It’s also probably one of the comfiest Geek Trivias, in that it’s located at the Kennedy School’s theater, where the seating is largely old, soft couches and sofas.

Also, Geek Trivia incorporates some game-show elements here and there, with visual puzzles, audio clues, video questions, that sort of stuff. We settle tiebreakers via Street Fighter or Mortal Kombat, which then completely transforms the event from a pub quiz into a sporting event, complete with impassioned geeks leaping to their feet, lustily shouting for KO’s, Fireballs, and Fatalities.

Cort Webber: I would agree with Fatboy and add that we also offer something a little more entertaining, less serious, more raucous and more interactive. We try to write the questions in such a way as to get a laugh or tap into some deep-seeded fanboy sentiment. Also, we typically allow a considerable amount of good-natured heckling.

But what really sets us apart is the concept of “mob rule.” Most trivia hosts put themselves in the position of arbiter to decide whether someone’s marginally correct answer is right or wrong. But we decided the best way to end the argument was to turn it over to the crowd. If the people say your answer is good enough, it’s good enough. But the crowd rarely thinks your crappy answer is good enough.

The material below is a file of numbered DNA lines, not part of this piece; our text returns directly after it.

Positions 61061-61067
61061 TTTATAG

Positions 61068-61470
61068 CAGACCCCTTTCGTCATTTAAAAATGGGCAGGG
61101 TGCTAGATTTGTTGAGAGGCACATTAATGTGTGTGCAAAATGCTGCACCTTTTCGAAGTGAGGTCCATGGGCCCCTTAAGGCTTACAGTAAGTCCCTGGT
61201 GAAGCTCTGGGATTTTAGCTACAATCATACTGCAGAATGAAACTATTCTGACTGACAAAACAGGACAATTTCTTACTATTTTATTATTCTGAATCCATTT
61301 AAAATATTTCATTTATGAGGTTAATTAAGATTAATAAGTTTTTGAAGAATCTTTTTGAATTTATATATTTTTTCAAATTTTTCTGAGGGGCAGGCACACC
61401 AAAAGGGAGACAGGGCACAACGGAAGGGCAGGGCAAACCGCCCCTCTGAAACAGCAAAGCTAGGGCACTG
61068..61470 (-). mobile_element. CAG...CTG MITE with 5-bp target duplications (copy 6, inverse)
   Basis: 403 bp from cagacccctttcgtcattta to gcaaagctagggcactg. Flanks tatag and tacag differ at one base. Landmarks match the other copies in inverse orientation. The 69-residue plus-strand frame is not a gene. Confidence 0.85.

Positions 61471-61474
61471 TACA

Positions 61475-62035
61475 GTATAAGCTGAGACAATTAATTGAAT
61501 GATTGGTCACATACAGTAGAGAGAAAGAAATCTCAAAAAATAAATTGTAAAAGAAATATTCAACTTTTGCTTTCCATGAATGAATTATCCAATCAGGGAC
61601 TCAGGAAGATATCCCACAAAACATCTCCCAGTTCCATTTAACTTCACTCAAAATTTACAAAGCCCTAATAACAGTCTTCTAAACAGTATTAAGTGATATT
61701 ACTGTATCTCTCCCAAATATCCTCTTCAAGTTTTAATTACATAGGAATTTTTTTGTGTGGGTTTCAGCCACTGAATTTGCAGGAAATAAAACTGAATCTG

EI!: What’s your definition of geek? What’s your definition of trivia?

BR: Geek is getting sort of increasingly hard to define, and that’s largely due to the numbers of geeks consistently growing. It’s hard to create, or stick to, a hard definition of what Geek is, because it’s constantly churning and roiling as new geeky things become beloved and obsessed over. Basically – if you treat pop culture with reverence, in the same way that Batman reveres the concept of justice, you’re a geek.

Trivia is simply stuff that you probably shouldn’t know, but you do know because you care so much about whatever your geeky pursuit may be, and you’ve somehow absorbed the knowledge behind it.

CW: A geek is someone intensely interested in any something. You can enjoy watching Star Wars, but once you get to the point where you’re going out of your way to discover the names of the other bounty hunters in Empire, you’ve drifted into geek territory.

We cover everything from the more traditional sci-fi and fantasy aspects of geekdom to movies, music, gaming, internet trends, books, science and more. Pretty much, if it’s something we’re into, it’s fair game for questions.

EI!: What’s the process for coming up with questions? How much time do you put in before each event?